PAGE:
Unlike her predecessor Dayana Mendoza whose victory was expected, Stefania's victory came as a big shock to many pageant fans, including myself. Virtually all my pageant friends expressed the same sentiment when Venezuela's name was called as the winner. The scores for the evening competition reveal that Venezuela was in fifth place with an 8.869 with the Dominican Republic as the leader with a 9.428. In the swimsuit round, Australia placed first with a 9.264, followed by the Dominican Republic with a 9.189, whereas Venezuela ranked fourth with an 8.760. The consensus among pageant fans - based on their comments on various message boards - is that Venezuela should have placed fifth; some claim that her finalist spot should have been given to France's Chloé Mortaud who was dazzling in her metalic silver gown.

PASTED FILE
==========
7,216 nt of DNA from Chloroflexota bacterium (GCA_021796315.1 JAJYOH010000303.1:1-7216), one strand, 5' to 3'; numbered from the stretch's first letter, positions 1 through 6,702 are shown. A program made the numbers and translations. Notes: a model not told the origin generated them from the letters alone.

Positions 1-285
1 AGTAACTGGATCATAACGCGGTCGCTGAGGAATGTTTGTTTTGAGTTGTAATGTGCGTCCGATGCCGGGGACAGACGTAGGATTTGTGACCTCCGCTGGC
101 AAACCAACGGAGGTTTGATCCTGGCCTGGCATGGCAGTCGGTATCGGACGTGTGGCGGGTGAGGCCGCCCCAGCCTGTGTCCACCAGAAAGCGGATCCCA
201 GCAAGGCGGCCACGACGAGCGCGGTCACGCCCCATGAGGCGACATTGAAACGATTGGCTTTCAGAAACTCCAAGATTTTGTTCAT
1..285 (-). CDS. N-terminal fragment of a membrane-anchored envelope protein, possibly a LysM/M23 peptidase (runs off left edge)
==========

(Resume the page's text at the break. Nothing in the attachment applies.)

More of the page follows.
In the swimsuit competition, the judges were not too kind to four Europeans who scored the lowest: Belgium (7.870), Sweden (7.830), Croatia (7.811) and Iceland (7.730). If my eyes don't deceive me, I swear that these four women look voluptuous, big-boned and healthy, compared to Dominican Republic (9.189), Kosovo (8.790), France (8.640) and Puerto Rico (8.533) who are runway slender. The preliminary judges must have preferred the Europeans' body type to advance them to the semifinal round, but that a different panel of judges (during the telecast) seem to have preferred the skinnier ones. In 2000, André Leon Talley judged the pageant and he gave Miss Spain and Miss Venezuela each a 7.00 in swimwear, even though the two women had incredibly fit bodies. Since the judges' names are no longer flashed on the TV screen, it's impossible to tell which judges this year gave low scores to the Europeans. The Europeans were out of the game, except for one still standing.